Labels We Love – Warners

Van Halen – What to Listen For

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Another in our series of Home Audio Exercises with advice on What to Listen For (WTLF) as you critically evaluate your copy of Van Halen’s debut album.

Most copies just do not have the kind of weight to the bottom and lower mids that this music needs to work. Put simply, if your Van Halen LP doesn’t rock, then what exactly is the point of playing it?

The other qualities to look for on the best pressings are, firstly, space — the best pressings are huge and three-dimensional, with large, lively, exceptionally dynamic choruses.

The copies with the most resolving power are easy to spot — they display plenty of lovely analog reverb trailing the guitars and vocals.

And lastly (although we could go on for days with this kind of stuff), listen for spit on the vocals. Even the best copies have some sibilance, but the bad copies have much too much and make the sibilance gritty to boot.

A “Modern” Classic

Go ahead and turn up your nose if you like, but this music is widely considered classic rock by now. I’m not going to pretend it’s on a level with After The Gold Rush or Zep II, but this album does exactly what it’s trying to do — it really ROCKS.

At least it does when you have a pressing as good as this one. The All Music Guide gives the album 5 Big Stars, and I’m sure that more than a few of you out there think it deserves every last one of them.

Donn Landee

Credit DONN LANDEE (and Ted Templeman too) with the rich, smooth, oh-so-analog sound of the best copies. He’s recorded many of our favorite albums here at Better Records. Most of the better Doobies Brothers albums are his; more by Van Halen of course; Lowell George’s wonderful Thanks I’ll Eat It Here; Little Feat’s Time Loves a Hero (not their best music but some of their best sound); Carly Simon’s Another Passenger (my favorite of all her albums); and his Masterpiece (in my humble opinion), Captain Beefheart’s mindblowing Clear Spot.

The DCC

As I recall it wasn’t very good — thick and dull and closed-in; in other words, boring — but it was quite a while ago that I played it. If your copy sounds better, more power to you, but I bet it doesn’t. Any copy we sell is guaranteed to blow the doors off of it — as well as any other pressing you own — or your money back.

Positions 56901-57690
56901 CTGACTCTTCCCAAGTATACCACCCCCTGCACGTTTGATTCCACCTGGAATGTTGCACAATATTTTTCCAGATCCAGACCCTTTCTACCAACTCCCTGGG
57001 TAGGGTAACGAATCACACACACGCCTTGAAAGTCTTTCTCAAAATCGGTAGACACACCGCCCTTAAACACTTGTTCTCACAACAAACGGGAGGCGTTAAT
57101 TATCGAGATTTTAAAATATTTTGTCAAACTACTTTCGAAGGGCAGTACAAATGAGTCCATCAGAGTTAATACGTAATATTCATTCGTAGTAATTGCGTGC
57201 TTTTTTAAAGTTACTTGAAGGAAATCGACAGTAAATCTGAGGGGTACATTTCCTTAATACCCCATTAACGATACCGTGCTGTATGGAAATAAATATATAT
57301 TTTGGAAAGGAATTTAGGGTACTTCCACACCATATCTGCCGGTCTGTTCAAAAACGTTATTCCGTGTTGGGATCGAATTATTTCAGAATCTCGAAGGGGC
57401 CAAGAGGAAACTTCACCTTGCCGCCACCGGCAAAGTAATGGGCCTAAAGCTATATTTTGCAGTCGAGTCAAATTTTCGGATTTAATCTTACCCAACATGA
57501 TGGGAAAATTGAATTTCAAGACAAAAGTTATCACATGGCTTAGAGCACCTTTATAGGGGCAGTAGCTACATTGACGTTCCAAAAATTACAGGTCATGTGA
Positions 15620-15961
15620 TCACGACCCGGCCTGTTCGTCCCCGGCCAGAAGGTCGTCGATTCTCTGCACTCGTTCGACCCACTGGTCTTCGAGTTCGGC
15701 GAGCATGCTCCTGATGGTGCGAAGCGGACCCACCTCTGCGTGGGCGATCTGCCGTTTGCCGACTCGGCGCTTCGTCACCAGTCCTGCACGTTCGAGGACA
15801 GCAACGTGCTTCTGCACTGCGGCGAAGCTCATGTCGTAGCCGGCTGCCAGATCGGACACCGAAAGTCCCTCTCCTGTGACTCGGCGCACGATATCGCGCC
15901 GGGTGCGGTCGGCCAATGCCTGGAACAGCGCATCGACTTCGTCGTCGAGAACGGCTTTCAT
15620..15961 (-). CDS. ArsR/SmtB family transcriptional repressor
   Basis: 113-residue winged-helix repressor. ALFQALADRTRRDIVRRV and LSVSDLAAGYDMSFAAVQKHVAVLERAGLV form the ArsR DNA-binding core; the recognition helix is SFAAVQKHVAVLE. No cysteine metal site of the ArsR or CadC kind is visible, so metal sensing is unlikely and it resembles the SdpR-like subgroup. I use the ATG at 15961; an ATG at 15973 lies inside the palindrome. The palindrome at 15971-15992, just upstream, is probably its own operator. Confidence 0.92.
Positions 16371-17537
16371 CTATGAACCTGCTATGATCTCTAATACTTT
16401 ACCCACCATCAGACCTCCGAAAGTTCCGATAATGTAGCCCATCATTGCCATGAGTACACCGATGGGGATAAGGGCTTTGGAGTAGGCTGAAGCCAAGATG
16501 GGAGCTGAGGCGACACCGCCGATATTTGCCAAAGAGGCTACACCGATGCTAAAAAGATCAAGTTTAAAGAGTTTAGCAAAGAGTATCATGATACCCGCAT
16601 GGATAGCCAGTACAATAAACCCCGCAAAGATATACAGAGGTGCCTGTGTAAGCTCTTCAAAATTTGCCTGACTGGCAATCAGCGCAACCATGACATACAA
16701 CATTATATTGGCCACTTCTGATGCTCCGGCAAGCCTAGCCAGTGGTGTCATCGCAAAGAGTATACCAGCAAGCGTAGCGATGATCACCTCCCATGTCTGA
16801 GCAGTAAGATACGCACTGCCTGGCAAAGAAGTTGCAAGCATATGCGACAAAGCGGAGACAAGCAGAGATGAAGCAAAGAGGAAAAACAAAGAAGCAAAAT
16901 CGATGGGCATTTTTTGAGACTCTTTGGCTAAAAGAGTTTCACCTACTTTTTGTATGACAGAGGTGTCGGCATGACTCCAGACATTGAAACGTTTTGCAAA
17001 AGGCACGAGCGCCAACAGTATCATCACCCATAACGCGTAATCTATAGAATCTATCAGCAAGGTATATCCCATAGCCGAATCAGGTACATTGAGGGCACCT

Fleetwood Mac – Rumours – Listening in Depth

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  • A KILLER copy with Triple Plus (A+++) sound or close to it on both sides
  • Tubey Magical Analog – The sound is open, spacious and transparent, with a huge three-dimensional soundfield 
  • When you hear it sound as good as it does here, you’ll know why we consider Rumours a Better Records Top 100 Demo Disc
  • 5 stars: “Each tune, each phrase regains its raw, immediate emotional power—which is why Rumours touched a nerve upon its 1977 release, and has since transcended its era to be one of the greatest, most compelling pop albums of all time.”

When you hear a good copy of Rumours, it’s very easy to understand why this is one of the best-selling pop music albums of all time. Just about everyone knows how great these songs are, but I bet you didn’t know they could sound like this!

It’s tough finding Hot Stamper copies of this album. With over 75 sets of stamper numbers for each side, it’s an extremely taxing project, even for us! We know some of the better stampers and have been acquiring them since then in preparation for this shootout.

Demo Disc Sound

This is a rock album — it needs to be played LOUD and it needs to be played on a DYNAMIC system. Case in point: consider how quietly The Chain starts out and how loud it is by the end. Those kinds of macro-dynamics are very rare on a pop recording. Rumours has the kind of dynamics you just don’t hear anymore, which is why the killer copies are a such a THRILL to play on a big dynamic system fitted with a top-notch turntable! (more…)

Fleetwood Mac – Tusk – Some of Our Favorite Twisted Melodic Pop

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  • A MONSTER pressing that simply cannot be beat – all four sides (well, almost) earned our highest sonic grade of Triple Plus (A+++)